ABSTRACT: Pancreatic ductal adenocarcinoma (PDA) remains a lethal human malignancy with historically limited success in treatment. The role of aberrant Notch signaling, which requires the constitutive activation of γ-secretase, in the initiation and progression of PDA is well defined and inhibitors of this pathway are currently in clinical trials. Here we investigated the in vivo therapeutic effect of PF-03084014, a selective γ-secretase inhibitor, alone and in combination with gemcitabine in pancreatic cancer xenografts. PF-03084014 treatment inhibited the cleavage of nuclear Notch 1 intracellular domain and Notch targets Hes-1 and Hey-1. Gemcitabine treatment showed good response but not capable of inducing tumor regressions and targeting the tumor-resident cancer stem cells (CD24(+)CD44(+) and ALDH(+) tumor cells). A combination of PF-03084014 and gemcitabine treatment resulted tumor regression in 3 of 4 subcutaneously implanted xenograft models. PF-03084014, and in combination with gemcitabine reduced putative cancer stem cells, indicating that PF-03084014 target the especially dangerous and resilient cancer stem cells within pancreatic tumors. Tumor re-growth curves plotted after drug treatments demonstrated that the effect of the combination therapy was sustainable than that of gemcitabine. Notably, in a highly aggressive orthotopic model, PF-03084014 and gemcitabine combination was effective in inducing apoptosis, inhibition of tumor cell proliferation and angiogenesis, resulting in the attenuation of primary tumor growth as well as controlling metastatic dissemination, compared to gemcitabine treatment. In summary, our preclinical data suggest that PF-03084014 has greater anti-tumor activity in combination with gemcitabine in PDA and provides rationale for further investigation of this combination in PDA.

12 Article The gamma secretase inhibitor MRK-003 attenuates pancreatic cancer growth in preclinical models. 2012

Mizuma, Masamichi / Rasheed, Zeshaan A / Yabuuchi, Shinichi / Omura, Noriyuki / Campbell, Nathaniel R / de Wilde, Roeland F / De Oliveira, Elizabeth / Zhang, Qing / Puig, Oscar / Matsui, William / Hidalgo, Manuel / Maitra, Anirban / Rajeshkumar, N V. ·Departments of Pathology, Johns Hopkins University School of Medicine, Baltimore, Maryland, USA. ·Mol Cancer Ther · Pubmed #22752426.

ABSTRACT: Pancreatic ductal adenocarcinoma (PDAC) is a lethal malignancy, with most patients facing an adverse clinical outcome. Aberrant Notch pathway activation has been implicated in the initiation and progression of PDAC, specifically the aggressive phenotype of the disease. We used a panel of human PDAC cell lines as well as patient-derived PDAC xenografts to determine whether pharmacologic targeting of Notch pathway could inhibit PDAC growth and potentiate gemcitabine sensitivity. MRK-003, a potent and selective γ-secretase inhibitor, treatment resulted in the downregulation of nuclear Notch1 intracellular domain, inhibition of anchorage-independent growth, and reduction of tumor-initiating cells capable of extensive self-renewal. Pretreatment of PDAC cells with MRK-003 in cell culture significantly inhibited the subsequent engraftment in immunocompromised mice. MRK-003 monotherapy significantly blocked tumor growth in 5 of 9 (56%) PDAC xenografts. A combination of MRK-003 and gemcitabine showed enhanced antitumor effects compared with gemcitabine in 4 of 9 (44%) PDAC xenografts, reduced tumor cell proliferation, and induced both apoptosis and intratumoral necrosis. Gene expression analysis of untreated tumors indicated that upregulation of NF-κB pathway components was predictive of sensitivity to MRK-003, whereas upregulation in B-cell receptor signaling and nuclear factor erythroid-derived 2-like 2 pathway correlated with response to the combination of MRK-003 with gemcitabine. Our findings strengthen the rationale for small-molecule inhibition of Notch signaling as a therapeutic strategy in PDAC.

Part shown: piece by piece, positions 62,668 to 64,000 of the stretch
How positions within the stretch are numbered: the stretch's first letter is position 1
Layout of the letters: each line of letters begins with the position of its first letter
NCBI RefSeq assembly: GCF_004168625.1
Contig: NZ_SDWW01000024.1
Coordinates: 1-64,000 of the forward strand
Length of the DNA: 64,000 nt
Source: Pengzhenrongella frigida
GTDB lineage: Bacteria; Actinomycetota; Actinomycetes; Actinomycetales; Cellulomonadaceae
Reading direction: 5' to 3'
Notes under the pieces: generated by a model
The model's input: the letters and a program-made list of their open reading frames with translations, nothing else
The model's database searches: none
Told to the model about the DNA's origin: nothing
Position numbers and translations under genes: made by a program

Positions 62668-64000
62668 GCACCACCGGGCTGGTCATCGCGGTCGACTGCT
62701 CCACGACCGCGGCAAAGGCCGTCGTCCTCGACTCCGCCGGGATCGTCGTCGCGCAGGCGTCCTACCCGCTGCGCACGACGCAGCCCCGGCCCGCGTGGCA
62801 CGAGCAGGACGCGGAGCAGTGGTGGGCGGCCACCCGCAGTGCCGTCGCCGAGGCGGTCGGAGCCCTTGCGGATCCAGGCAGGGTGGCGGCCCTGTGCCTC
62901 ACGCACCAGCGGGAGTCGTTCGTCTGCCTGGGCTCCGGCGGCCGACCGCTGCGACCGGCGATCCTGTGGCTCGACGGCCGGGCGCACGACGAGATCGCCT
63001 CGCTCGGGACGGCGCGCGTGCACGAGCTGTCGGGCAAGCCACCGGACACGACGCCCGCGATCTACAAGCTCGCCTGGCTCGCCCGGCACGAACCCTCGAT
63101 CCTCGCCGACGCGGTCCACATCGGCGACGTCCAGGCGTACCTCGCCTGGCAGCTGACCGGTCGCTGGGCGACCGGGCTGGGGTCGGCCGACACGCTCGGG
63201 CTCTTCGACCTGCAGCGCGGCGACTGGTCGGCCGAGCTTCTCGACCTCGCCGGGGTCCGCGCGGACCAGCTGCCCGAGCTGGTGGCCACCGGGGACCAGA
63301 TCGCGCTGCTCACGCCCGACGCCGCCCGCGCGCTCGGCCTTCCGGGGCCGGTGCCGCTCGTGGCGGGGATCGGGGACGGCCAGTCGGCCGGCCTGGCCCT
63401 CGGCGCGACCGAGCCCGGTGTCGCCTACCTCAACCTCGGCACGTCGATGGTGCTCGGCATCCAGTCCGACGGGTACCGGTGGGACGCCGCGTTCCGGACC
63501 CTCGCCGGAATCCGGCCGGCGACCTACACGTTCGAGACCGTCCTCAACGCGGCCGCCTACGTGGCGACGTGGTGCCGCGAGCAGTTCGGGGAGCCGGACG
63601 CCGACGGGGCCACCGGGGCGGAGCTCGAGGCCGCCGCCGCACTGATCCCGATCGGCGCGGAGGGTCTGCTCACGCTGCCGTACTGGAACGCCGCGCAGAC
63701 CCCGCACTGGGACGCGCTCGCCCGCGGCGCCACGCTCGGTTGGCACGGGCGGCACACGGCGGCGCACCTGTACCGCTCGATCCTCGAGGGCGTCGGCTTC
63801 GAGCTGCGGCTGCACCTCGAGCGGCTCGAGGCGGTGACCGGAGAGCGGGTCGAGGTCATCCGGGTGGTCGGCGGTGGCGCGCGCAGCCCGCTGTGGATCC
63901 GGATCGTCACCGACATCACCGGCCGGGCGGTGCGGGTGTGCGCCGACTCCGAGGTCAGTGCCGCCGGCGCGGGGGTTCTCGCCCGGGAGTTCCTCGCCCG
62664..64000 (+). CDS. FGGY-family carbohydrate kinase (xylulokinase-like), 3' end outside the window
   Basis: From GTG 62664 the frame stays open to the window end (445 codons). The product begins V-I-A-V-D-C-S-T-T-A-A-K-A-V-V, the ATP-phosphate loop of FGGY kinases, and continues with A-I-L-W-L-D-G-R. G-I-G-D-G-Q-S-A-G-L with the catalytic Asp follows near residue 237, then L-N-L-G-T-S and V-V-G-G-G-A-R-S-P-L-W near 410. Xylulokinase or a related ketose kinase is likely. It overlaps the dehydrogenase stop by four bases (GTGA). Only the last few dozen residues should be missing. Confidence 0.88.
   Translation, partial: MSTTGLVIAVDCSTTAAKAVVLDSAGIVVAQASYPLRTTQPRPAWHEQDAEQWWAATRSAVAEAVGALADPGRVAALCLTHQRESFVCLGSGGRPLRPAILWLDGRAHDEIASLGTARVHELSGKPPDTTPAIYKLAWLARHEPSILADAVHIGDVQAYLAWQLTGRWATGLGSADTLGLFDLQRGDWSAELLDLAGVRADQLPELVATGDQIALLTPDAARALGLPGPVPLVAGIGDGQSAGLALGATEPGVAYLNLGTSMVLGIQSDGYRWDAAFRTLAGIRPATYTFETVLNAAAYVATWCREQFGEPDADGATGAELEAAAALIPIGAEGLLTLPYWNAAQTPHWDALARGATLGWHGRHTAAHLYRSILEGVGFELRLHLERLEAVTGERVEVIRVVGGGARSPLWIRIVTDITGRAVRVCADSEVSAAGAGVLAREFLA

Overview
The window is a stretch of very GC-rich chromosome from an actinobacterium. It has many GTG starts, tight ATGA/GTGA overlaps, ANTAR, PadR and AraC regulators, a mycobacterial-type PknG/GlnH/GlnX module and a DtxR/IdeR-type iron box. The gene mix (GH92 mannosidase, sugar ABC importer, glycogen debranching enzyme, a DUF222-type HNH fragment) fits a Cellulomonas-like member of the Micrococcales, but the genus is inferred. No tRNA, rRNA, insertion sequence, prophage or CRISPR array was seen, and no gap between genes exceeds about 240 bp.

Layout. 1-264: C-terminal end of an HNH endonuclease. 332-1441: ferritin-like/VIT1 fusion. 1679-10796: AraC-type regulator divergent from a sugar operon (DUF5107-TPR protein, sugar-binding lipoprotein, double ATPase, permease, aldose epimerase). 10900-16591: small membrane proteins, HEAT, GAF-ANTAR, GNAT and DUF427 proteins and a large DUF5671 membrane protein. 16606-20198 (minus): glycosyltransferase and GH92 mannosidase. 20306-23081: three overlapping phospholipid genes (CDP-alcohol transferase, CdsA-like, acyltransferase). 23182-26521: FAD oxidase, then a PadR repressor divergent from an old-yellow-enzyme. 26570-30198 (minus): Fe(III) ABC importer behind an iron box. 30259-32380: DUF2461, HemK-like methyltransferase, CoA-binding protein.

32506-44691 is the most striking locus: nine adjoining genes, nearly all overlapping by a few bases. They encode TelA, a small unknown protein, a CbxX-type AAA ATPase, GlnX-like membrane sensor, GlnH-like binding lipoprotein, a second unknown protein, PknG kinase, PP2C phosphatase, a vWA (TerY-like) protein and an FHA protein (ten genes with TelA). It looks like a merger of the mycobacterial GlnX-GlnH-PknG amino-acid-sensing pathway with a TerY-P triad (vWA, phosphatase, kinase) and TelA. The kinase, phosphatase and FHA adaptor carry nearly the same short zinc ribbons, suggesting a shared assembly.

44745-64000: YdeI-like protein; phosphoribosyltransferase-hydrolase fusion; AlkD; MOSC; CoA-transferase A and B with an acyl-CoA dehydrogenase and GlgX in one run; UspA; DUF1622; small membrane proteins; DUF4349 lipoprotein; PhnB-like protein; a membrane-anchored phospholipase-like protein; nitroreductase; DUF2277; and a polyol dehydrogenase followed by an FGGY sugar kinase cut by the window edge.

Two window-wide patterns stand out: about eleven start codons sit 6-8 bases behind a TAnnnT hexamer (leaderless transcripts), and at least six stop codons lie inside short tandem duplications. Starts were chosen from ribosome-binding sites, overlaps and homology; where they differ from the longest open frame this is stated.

13 Article Cyclin-dependent kinase inhibitor Dinaciclib (SCH727965) inhibits pancreatic cancer growth and progression in murine xenograft models. 2011

Feldmann, Georg / Mishra, Anjali / Bisht, Savita / Karikari, Collins / Garrido-Laguna, Ignacio / Rasheed, Zeshaan / Ottenhof, Niki A / Dadon, Tikva / Alvarez, Hector / Fendrich, Volker / Rajeshkumar, N V / Matsui, William / Brossart, Peter / Hidalgo, Manuel / Bannerji, Rajat / Maitra, Anirban / Nelkin, Barry D. ·Department of Pathology, Johns Hopkins University School of Medicine, Baltimore, MD, USA. ·Cancer Biol Ther · Pubmed #21768779.